The Remedies of National Geographic

Victor Benson

“For more than 130 years, the National Geographic Society has been at the forefront of combining science, exploration, and storytelling to better understand the world around us,” a fundraising letter begins. “National Geographic Society is determined to be the organization people around the world can turn to for information they can trust.” Its long and storied history well known, few people would doubt the Society’s sincerity when it describes its “passion for science.”

It was surprising, therefore, to learn that the National Geographic Society (NGS) has in the past decade published at least six books that, according to their covers, promote natural healing remedies, home remedies, and medicinal herbs, all of which “treat common ailments.” Do these publications align with the well-deserved, science-based reputation of the NGS?

This article reviews those six books, all readily available on the internet (see sidebar for full titles). The focus here is on the publications themselves as a whole; I make no attempt to engage in the debate regarding the value of “alternative medicine,” although references to it cannot be completely avoided.

First, the Good News

The books are well written, beautifully illustrated, and, when indicated, often provide appropriate cautions regarding their recommendations. They offer suggestions about many subjects that may be helpful to readers, including information regarding nutrition, lifestyle, personal care (deodorants, etc.), and household tips (floor cleaners, etc.). But the focus of the books, and this article, is medicinal herbs. The thorough discussions about the botany, preparation, usefulness, and precautions of using herbal substances can serve as a powerful resource.

Plants have been a source of medicinal products for centuries. Many of today’s important pharmaceuticals are derived directly from plants. The Guide to Medicinal Herbs categorizes and characterizes seventy-two plants that have been used therapeutically. The books are forthright in advising the reader that there are important caveats. Complete Guide to Natural Home Remedies, for example, notes that some remedies are supported by evidence that is largely anecdotal, that they may have side effects, and that they can interfere with prescription medications. In a statement found frequently throughout the books, the reader is advised, “If you’re not sure that a natural remedy might be safe for you, consult your health care provider.” These warnings are appropriate.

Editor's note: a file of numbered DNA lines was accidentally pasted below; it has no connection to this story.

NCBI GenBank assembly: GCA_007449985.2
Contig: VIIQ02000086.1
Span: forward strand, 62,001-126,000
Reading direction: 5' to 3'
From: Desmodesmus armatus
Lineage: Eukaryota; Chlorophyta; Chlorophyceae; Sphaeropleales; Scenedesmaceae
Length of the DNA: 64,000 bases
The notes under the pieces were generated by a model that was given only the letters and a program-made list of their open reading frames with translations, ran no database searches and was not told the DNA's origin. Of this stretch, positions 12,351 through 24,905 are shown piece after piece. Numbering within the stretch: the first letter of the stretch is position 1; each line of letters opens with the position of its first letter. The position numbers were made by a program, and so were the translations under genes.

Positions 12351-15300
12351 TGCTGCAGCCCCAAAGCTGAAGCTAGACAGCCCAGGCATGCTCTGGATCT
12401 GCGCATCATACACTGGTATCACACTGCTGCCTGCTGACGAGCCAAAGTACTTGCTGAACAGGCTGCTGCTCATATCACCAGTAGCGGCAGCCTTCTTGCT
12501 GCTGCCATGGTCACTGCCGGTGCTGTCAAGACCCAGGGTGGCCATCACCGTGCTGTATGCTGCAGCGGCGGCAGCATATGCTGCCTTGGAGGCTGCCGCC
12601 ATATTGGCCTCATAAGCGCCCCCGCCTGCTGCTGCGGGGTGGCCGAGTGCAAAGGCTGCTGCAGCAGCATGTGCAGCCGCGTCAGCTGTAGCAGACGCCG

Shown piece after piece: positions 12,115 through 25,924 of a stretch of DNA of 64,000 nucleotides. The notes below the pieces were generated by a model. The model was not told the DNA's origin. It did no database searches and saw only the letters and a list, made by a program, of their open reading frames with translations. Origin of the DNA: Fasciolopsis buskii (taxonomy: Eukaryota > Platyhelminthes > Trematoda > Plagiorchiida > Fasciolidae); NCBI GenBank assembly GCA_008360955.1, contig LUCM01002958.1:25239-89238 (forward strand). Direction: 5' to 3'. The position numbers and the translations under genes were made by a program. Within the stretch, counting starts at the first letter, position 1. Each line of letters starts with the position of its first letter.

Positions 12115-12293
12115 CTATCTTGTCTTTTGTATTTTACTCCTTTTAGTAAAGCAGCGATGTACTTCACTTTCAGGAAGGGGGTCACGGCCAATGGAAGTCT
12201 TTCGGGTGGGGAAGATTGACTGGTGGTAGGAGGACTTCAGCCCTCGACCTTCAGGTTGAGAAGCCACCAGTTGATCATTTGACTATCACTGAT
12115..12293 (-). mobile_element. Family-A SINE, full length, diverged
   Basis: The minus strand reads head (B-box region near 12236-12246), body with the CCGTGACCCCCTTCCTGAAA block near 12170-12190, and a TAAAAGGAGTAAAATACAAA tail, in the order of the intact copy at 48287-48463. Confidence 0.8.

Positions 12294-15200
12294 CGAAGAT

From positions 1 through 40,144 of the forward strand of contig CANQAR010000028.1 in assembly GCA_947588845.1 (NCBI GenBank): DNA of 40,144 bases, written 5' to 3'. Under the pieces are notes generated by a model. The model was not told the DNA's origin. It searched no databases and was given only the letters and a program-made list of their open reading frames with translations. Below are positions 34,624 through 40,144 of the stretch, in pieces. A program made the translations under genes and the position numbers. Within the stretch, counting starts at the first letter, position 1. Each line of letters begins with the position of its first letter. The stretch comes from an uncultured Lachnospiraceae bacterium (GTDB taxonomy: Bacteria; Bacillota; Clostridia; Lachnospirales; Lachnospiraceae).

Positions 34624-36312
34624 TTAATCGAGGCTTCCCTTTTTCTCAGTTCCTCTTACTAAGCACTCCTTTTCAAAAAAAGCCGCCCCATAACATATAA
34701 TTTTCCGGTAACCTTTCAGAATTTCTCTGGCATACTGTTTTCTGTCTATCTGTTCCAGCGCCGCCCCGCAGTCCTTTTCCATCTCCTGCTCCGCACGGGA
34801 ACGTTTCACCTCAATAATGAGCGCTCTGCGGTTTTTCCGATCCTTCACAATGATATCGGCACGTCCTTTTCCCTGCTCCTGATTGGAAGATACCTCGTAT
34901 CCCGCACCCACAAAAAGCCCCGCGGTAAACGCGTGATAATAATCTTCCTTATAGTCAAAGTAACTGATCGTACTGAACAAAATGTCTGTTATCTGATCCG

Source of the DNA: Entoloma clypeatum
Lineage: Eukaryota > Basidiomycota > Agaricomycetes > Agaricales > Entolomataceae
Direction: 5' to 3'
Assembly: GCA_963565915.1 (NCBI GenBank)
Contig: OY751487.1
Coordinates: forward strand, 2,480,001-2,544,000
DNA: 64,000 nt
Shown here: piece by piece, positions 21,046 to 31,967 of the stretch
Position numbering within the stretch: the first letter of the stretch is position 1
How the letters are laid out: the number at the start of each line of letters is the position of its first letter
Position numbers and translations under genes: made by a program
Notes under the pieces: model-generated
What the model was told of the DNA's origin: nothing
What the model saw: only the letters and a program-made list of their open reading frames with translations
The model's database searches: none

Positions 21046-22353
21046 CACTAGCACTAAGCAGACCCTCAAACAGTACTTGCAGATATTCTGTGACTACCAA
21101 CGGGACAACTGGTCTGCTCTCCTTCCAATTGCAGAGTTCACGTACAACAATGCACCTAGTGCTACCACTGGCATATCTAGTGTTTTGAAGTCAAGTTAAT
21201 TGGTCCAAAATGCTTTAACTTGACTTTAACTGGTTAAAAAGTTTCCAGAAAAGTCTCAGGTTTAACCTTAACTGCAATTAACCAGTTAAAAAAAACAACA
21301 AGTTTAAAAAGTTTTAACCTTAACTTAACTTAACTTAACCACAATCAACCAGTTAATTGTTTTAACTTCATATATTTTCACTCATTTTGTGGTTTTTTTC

In many respects, the books are praiseworthy. But that is not the end of the story.

The Not-Good News

Although warnings are present, they are not helpful, as the books proceed to advise taking substances that have little or no evidence of safety or effectiveness and ignore that there is essentially no way for a person to know in advance whether a “natural remedy would be safe” for them. Furthermore, the reader cannot be certain whether the advice is good, unsupported, inaccurate, false, or harmful; it’s all mixed together.

Problems occur when the authors overreach and promote ideas that are not supported by evidence and when the books are inconsistent with each other. The important question I seek to answer is: Do these books provide reliable advice about curing or preventing illness? Or, in the vocabulary used by the books, do these “remedies” for “ailments” actually work?

Cause for Concern

Skepticism begins with the book covers. Five of the six covers do not identify an author—which is unusual for such books—and have the word remedies in the title. A remedy is something that cures or relieves a disease or bodily disorder. When used as a verb, it means “to cure or heal, as by medicinal treatment.” Judging by the covers (which, in this case, you can), it appears that the NGS books are offering cures for disease.

Two of the publications’ introductions state that “we have sought the best ideas from around the world and put them to the test of current science.” Another states, “This book showcases the … herbs, plants, and essential oils that can help you treat diseases and ailments.” From statements such as these and other promises of “remedies,” it is clear that the publications are claiming to offer scientifically based advice about treating and preventing disease.